President Erdoğan and the AKP (the ruling party of Turkey) have targeted the movement since December 2013. Immediately after the corruption statements, the government subjugated the judiciary, media and civil society which were critical of the government's authoritarian trend in recent years.[122][123][124] After the corruption statements surfaced, Erdogan labelled it as a "civilian coup" against his government. Since then, Erdogan has shuffled, dismissed or jailed hundreds of police officers, judges, prosecutors and journalists in the name of fighting against a "Parallel State" within the Turkish state.

Crackdown against the Gülen movement from 2014

On 14 December 2014, Turkish police arrested more than two dozen senior journalists and media executives connected with the Gülen movement on various charges.

A statement by the US State Department cautioned Turkey not to violate its "own democratic foundations" while drawing attention to raids against media outlets "openly critical of the current Turkish government".[125][126]

EU Foreign Affairs chief Federica Mogherini and EU Enlargement Commissioner Johannes Hahn said that the arrests went "against European values" and "are incompatible with the freedom of media, which is a core principle of democracy".[127]

On 20 January 2015, Turkish police launched raids in Ankara and three other cities, detaining some 20 people suspected of illegally eavesdropping on President Recep Tayyip Erdoğan and other senior officials. The suspects are linked to Turkey's telecommunications authority and to its scientific and technological research center TUBITAK. Local media said the move was aimed at the "parallel structure" — the term Erdogan uses to refer to Gülen's supporters in the judiciary, police and other institutions.[128]

The Turkish government took over the Gülenist Zaman Daily, on 4 March 2016. Turkish police entered the Zaman's headquarters by force and fired tear gas at the protesting journalists and civilians. Hundreds of protestors were injured.[129][130] In his efforts to eradicate the movement within the country the Turkish National Security Council has identified the movement as the "Gülenist Terror Organisation" ("Fethullahçı Terör Örgütü", FETÖ).[131] The government has also been targeting individuals and businessmen who have supported the movement's organizations and activities.

Purge of movement in Turkey after July 2016

In reaction to the 15 July 2016 coup attempt, led by a military faction operating outside the chain of command, the Turkish government quickly stated the coup's leader to be Gülen. In following days and weeks, a massive crackdown affected all entities affiliated to the Gülen movements, from individuals to businesses, newspapers to schools and universities.[132]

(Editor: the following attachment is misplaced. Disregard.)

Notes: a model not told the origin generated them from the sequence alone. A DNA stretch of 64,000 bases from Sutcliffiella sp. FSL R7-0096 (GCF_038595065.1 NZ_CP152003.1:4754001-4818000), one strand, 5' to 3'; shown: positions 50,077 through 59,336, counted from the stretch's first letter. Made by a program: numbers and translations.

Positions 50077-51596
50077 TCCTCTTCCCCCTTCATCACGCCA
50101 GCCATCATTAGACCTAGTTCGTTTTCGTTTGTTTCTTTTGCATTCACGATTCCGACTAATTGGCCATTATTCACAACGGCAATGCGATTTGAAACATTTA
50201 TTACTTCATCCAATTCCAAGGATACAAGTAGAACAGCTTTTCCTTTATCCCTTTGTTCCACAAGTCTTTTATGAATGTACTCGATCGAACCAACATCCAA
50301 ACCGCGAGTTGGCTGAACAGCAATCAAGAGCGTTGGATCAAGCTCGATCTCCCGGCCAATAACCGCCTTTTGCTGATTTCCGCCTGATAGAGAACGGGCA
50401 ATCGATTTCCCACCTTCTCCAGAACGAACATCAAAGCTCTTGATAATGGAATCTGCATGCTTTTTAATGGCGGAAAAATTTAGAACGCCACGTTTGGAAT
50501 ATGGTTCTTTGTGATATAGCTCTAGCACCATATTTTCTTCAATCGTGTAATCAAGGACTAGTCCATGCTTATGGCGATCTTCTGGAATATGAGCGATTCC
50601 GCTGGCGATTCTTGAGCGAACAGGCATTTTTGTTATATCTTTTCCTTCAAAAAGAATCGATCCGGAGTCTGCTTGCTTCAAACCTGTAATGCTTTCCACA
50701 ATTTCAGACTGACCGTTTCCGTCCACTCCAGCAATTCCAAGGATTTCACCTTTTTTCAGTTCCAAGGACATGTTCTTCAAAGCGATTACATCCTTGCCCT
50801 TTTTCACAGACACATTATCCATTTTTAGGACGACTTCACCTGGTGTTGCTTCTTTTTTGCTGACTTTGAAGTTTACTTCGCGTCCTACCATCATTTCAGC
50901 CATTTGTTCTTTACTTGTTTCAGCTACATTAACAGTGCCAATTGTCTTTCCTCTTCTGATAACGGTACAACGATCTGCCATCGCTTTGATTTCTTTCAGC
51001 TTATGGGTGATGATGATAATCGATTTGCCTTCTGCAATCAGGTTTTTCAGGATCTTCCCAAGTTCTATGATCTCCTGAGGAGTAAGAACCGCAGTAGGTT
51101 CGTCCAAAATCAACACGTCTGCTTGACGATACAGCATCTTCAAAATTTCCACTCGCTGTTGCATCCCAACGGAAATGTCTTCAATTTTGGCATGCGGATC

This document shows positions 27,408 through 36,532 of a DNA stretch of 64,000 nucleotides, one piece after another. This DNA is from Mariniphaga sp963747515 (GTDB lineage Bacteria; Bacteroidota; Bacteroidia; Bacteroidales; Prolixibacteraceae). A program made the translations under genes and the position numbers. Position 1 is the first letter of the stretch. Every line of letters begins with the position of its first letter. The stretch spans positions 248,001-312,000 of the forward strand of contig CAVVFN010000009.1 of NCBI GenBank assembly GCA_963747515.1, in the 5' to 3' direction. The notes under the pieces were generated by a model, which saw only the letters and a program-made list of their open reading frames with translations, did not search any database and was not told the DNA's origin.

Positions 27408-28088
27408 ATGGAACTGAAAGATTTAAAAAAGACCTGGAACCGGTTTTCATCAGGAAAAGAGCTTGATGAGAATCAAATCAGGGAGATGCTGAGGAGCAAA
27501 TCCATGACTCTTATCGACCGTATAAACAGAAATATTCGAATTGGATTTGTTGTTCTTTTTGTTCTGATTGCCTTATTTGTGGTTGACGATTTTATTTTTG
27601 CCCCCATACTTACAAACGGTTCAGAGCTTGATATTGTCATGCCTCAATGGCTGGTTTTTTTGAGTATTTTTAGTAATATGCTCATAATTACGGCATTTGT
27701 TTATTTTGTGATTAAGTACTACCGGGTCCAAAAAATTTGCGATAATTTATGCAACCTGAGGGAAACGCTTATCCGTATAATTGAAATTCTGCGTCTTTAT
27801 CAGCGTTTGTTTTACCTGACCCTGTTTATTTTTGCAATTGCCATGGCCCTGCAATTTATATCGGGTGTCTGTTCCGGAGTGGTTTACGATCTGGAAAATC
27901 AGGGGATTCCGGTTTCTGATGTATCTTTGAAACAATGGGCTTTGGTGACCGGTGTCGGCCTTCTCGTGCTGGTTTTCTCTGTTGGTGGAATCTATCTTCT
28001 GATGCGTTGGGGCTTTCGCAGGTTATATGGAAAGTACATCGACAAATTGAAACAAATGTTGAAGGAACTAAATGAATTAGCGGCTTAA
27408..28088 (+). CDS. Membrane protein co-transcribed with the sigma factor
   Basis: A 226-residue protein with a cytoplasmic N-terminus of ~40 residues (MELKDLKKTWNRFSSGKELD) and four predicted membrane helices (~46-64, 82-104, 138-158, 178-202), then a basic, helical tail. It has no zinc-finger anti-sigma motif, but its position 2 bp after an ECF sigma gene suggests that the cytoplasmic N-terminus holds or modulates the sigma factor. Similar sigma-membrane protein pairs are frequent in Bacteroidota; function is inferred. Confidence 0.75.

Following the assassination of Andrey Karlov, the Turkish government was reportedly investigating the assassin's links to the "Gülenist Terrorist Organisation" (FETÖ); in a speech, Turkish President Recep Tayyip Erdoğan said that the perpetrator was a member of FETÖ.[133][134]

Prosecutions; extraditions to Turkey; political asylums granted

Since the 2016 coup attempt, authorities arrested or imprisoned more than 90,000 Turkish citizens and closed more than 1,500 nongovernmental organizations, primarily for alleged ties to the Gülen movement.[135]

In 2018, approximately 25,000 Turkish asylum requests were filed by alleged Gülenists in the European Union (a rise of 50% from 2017), with Germany's share 10,000 and Greece's about 5,000.[136] Within the U.S., according to news reports, a number of Gülenists successfully receiving political asylum status are resettled in New Jersey.[137]

In 2019 it was reported that Interpol had denied Turkey's appeals of the agency's rejections of Turkey's red notice requests regarding 464 fugitives, citing Interpol's legal definition of the 2016 Turkish coup d'état attempt as not terrorism but a failed military putsch.[138]

As of 2020, Turkey had successfully pressured a number of countries, especially those in Africa and the former Soviet Union, to extradite over 80 alleged Gülenists to Turkey.[139][140]

Among Turkish citizens within Turkey convicted for alleged memberships in the Gülen movement are Turkey's honorary president of Amnesty International, Taner Kilic, and Amnesty's Turkish branch, Idil Eser, in July 2020.[141]

Discover more about Political involvement related topics